Overtime pay is getting an overhaul. In April, the Department of Labor released the first significant revision of the federal Fair Labor Standards Act in more than 50 years.
The new rules are intended to reduce confusion — and litigation — over overtime exemptions, but instead they have fueled more of both. Concerned that employers will now be able to deny extra pay to midlevel employees, the Senate passed two amendments in early May protecting the overtime status of 55 job categories. The House of Representatives subsequently blocked a vote on the issue.
Barring further congressional action, the DoL's plan is slated to take effect in August. Under the new rules, employees who earn less than $23,660 per year will automatically qualify for overtime pay regardless of their job classification, while those who earn $100,000 or more and perform office work will not be eligible. The plan also prohibits "creative professionals" from receiving overtime. Police officers and firefighters are guaranteed overtime pay.
Critics argue that the changes make it easier for employers to reclassify workers and eliminate overtime wages for those who earn more than $23,660. "The net effect is going to be to exclude more people from overtime coverage than it adds," says Thomas Kochan, a professor of management at MIT's Sloan School of Management. In particular, he takes issue with a new rule that will exclude "team leaders" from overtime eligibility.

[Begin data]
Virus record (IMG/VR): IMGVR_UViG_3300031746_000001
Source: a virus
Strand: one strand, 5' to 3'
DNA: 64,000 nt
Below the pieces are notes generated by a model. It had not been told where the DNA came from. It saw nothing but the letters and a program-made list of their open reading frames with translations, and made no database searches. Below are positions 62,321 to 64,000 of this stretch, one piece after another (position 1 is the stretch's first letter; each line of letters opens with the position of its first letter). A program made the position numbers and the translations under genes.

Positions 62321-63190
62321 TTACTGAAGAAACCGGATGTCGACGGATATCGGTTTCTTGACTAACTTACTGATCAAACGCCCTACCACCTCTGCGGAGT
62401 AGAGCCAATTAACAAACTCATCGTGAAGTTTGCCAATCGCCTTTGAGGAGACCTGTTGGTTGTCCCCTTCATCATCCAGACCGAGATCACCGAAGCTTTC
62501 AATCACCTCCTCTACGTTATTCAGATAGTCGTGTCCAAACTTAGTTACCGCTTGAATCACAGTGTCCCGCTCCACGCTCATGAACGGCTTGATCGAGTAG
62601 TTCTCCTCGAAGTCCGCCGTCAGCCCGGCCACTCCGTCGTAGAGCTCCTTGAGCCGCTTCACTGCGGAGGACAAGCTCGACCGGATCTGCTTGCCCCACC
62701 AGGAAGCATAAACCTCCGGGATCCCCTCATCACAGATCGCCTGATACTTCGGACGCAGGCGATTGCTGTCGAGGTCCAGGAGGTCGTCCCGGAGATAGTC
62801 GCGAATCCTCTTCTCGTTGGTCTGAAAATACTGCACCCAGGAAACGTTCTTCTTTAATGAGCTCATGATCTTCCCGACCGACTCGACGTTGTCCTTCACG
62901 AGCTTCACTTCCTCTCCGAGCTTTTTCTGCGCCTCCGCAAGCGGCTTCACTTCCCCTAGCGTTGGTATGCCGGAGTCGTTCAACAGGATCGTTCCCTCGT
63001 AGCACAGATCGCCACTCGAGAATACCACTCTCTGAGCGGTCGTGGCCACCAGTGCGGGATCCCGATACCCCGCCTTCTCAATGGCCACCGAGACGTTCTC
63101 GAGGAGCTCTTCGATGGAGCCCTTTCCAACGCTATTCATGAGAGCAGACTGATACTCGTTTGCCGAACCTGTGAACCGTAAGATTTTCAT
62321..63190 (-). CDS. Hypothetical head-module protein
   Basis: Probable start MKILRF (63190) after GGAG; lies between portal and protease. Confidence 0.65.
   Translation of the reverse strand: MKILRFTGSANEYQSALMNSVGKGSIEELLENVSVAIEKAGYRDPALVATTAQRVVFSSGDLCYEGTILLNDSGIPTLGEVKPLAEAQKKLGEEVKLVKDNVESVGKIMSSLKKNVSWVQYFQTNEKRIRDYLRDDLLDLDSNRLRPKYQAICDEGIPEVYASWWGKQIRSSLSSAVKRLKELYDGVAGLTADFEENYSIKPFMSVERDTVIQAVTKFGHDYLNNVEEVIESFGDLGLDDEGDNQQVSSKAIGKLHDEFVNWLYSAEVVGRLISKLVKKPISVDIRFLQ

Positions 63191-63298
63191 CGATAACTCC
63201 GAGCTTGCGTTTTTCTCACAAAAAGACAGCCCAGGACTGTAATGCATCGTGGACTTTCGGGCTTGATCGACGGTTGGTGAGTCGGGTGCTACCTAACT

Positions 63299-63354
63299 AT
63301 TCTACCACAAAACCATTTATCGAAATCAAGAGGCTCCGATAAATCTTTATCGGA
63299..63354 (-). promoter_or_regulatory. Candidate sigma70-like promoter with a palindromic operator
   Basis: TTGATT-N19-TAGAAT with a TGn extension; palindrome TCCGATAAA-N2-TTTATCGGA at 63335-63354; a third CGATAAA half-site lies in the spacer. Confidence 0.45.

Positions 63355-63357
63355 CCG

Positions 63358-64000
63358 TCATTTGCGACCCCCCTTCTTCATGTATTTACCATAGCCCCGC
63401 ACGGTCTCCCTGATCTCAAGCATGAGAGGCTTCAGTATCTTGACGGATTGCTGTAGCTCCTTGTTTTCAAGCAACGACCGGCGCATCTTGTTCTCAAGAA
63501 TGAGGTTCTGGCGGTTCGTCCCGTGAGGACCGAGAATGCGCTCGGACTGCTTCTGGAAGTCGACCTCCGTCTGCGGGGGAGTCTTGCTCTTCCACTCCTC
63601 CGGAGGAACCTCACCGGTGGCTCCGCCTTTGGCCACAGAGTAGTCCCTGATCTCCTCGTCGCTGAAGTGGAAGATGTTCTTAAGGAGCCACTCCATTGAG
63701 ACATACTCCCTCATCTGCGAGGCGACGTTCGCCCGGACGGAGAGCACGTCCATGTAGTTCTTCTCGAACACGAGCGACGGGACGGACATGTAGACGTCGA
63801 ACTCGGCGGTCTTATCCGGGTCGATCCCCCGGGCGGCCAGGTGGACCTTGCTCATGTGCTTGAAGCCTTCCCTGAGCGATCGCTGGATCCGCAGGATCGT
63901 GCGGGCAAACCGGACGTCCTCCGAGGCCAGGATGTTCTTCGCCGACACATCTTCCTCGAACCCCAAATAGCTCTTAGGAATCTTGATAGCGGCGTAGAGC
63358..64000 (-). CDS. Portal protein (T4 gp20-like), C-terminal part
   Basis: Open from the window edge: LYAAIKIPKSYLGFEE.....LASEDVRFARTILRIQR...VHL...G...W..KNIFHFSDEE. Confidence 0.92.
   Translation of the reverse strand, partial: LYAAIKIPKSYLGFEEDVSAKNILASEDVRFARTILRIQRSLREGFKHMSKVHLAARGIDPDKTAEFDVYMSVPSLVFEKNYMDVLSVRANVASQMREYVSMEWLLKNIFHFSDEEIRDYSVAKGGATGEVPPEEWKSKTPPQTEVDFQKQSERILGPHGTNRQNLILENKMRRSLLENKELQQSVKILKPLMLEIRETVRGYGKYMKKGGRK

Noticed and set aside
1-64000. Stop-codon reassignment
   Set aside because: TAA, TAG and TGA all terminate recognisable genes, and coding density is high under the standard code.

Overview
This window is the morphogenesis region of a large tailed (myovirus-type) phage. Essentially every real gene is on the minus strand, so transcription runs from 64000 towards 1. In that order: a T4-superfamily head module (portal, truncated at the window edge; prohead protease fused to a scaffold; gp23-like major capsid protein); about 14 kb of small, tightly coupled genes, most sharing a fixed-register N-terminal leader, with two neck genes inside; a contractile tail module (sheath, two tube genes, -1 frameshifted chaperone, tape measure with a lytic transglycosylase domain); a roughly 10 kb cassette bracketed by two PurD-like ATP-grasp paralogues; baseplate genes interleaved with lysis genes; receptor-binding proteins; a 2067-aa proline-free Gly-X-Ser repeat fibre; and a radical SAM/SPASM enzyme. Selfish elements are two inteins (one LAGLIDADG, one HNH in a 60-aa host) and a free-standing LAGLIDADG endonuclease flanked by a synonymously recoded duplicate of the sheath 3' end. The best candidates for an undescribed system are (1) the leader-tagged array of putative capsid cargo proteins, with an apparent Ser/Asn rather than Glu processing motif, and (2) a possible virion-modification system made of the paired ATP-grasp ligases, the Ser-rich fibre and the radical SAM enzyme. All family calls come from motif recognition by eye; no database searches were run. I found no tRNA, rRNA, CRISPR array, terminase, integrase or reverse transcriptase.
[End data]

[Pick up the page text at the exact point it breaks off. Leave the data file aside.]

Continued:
Joe Levanduski, CFO of Hawk Corp., an industrial-components maker in Cleveland, expects to make few changes based on the new rules. He says that where the current law is ambiguous, Hawk tends to pay employees overtime.
As wrangling over the final form of the law continues, John Thompson, a partner at Fisher & Phillips LLP, advises employers to review all their employees' classifications and to prepare for questions about overtime status. "The furor over these changes could provoke wage and hour claims that have nothing to do with the new rules," he says.